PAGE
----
I have measured several digital cameras, and all the ones I have measured have been quite linear from light intensity in to raw sensor value out. There will be some variations between sensors, but the relative sensitivity of red, green, and blue remains fixed for any one sensor. As a result, you can measure it once for each known repeatable lighting condition and compute the color correction for that lighting for that camera once. For example, I have measured my camera with a white target in full sunlight and found the relative response of the sensor to be .5406, 1, .6954. I then use this for color balance without requiring further measurement on any picture I know was taken in full sunlight.

Added:

This is to explain why you may still see gray cards and separate light meters used in some circumstances by professional photographers.

A separate light meter is usually used for measuring different points of a scene that are in different locations, oriented differently so therefore illuminated by different lights, or are a different color. This is not so much about setting the overall exposure as balancing the lighting accross a scene.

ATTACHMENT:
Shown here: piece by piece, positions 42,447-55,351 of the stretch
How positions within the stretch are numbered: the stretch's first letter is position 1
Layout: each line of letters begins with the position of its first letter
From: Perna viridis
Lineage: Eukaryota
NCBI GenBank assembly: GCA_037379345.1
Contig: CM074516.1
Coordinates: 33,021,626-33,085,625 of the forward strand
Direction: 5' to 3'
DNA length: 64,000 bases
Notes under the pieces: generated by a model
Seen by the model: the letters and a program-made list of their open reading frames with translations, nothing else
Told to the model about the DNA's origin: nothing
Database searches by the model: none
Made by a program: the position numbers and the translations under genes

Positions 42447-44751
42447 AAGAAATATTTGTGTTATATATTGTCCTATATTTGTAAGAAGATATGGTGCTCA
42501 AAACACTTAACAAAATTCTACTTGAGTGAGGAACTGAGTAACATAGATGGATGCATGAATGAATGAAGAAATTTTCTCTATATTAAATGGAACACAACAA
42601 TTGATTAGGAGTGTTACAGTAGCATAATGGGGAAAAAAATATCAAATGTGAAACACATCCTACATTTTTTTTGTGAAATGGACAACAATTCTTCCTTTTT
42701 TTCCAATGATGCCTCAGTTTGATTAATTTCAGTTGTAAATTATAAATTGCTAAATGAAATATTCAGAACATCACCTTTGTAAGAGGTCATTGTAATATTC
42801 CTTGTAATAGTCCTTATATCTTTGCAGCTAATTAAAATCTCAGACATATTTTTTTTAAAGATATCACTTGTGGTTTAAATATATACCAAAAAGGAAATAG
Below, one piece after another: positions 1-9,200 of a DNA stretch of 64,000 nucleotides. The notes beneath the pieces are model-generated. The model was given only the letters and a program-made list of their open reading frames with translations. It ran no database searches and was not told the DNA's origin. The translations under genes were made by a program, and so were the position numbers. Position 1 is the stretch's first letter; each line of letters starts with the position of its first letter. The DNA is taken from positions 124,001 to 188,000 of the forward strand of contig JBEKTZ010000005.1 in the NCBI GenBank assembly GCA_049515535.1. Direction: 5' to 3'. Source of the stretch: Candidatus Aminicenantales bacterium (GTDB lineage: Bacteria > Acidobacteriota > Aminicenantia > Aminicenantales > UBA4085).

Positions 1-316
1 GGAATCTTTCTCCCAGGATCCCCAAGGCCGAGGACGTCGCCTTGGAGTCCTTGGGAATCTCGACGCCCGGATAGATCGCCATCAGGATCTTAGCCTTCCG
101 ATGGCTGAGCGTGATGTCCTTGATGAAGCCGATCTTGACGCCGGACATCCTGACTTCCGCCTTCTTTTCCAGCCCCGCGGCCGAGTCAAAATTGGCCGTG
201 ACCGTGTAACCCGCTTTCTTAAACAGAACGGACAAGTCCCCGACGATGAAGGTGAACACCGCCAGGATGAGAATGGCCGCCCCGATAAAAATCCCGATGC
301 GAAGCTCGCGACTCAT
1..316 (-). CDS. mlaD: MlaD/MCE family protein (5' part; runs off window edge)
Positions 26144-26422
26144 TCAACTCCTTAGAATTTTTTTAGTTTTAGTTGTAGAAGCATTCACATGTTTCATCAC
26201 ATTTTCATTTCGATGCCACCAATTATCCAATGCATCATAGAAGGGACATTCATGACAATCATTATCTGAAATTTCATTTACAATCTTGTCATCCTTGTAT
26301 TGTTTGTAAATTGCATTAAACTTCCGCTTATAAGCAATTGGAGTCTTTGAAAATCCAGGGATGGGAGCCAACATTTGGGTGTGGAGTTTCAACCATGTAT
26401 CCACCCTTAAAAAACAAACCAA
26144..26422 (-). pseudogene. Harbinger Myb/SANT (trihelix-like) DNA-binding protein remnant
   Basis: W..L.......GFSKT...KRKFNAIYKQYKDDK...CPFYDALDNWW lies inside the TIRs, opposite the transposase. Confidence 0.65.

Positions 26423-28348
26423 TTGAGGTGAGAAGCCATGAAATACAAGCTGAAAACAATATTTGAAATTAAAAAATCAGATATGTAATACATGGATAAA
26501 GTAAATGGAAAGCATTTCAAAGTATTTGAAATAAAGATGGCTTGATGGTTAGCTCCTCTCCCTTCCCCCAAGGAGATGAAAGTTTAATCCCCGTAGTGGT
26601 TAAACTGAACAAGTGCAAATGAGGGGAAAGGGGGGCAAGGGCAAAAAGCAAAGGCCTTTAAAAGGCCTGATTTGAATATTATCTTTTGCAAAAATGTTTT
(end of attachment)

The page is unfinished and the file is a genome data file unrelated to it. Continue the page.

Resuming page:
To measure just the lighting at different locations and orientations, you need some sort of standard diffuse reflecting surface. With today's linear sensors, that can be something white. However, photographers that have been around for a while probably got used to using gray cards for this. They continue to use them because they still work (even though white would now work too) and because they are used to interpreting the result from gray. There is nothing wrong with that, and no reason to introduce something that may cause you to make a mistake because you're used to something else.

However, I still stand by my answer that you don't need a gray card today. Anyone asking this question here wouldn't have 20 years of professional studio photography and using gray cards behind them.

You don't need a gray card anymore with a modern camera. There were two things going on with the standard 18% gray card.